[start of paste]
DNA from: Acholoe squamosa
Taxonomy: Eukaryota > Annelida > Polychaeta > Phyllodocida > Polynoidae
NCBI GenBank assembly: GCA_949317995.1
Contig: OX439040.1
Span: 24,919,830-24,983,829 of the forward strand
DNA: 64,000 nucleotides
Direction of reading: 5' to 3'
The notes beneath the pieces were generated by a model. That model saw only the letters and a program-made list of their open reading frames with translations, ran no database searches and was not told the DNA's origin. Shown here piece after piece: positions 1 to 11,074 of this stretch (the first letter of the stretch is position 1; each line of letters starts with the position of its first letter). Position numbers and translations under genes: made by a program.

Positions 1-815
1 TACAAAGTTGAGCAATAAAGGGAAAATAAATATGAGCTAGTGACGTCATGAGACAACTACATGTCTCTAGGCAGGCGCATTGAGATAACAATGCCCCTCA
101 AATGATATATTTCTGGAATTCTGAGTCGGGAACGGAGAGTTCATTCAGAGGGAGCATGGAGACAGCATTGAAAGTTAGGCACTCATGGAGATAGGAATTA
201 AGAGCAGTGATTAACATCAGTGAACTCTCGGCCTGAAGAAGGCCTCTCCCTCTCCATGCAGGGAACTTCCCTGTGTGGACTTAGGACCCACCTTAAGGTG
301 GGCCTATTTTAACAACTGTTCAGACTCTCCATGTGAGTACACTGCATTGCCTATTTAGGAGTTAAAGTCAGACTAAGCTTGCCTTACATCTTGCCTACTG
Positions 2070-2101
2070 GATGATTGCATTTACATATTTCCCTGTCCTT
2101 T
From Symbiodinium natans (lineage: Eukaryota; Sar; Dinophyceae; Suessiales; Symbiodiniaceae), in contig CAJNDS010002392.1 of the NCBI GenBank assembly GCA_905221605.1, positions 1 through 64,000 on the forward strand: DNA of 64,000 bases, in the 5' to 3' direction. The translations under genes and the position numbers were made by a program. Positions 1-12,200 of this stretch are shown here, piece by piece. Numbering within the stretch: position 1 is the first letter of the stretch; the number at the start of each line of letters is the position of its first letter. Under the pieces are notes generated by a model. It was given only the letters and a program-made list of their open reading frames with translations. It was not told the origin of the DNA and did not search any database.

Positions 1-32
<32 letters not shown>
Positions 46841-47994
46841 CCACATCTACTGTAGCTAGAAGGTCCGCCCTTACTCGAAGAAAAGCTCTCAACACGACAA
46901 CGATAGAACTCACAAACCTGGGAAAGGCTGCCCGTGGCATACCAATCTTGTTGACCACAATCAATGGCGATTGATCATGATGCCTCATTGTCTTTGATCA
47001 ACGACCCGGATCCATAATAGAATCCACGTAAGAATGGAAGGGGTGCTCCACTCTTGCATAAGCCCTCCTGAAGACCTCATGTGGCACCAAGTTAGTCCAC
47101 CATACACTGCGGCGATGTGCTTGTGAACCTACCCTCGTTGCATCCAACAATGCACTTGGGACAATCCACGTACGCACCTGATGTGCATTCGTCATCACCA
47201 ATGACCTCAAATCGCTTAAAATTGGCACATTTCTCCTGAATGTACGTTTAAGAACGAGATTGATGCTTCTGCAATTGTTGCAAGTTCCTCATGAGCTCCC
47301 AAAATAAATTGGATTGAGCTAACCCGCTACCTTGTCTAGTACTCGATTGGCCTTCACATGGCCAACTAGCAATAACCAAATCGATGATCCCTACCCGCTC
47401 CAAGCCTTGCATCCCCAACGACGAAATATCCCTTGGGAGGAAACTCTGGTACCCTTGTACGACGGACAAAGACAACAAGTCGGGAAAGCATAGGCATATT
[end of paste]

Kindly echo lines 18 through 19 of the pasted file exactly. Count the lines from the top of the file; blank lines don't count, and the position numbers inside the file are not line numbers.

Positions 1-32
<32 letters not shown>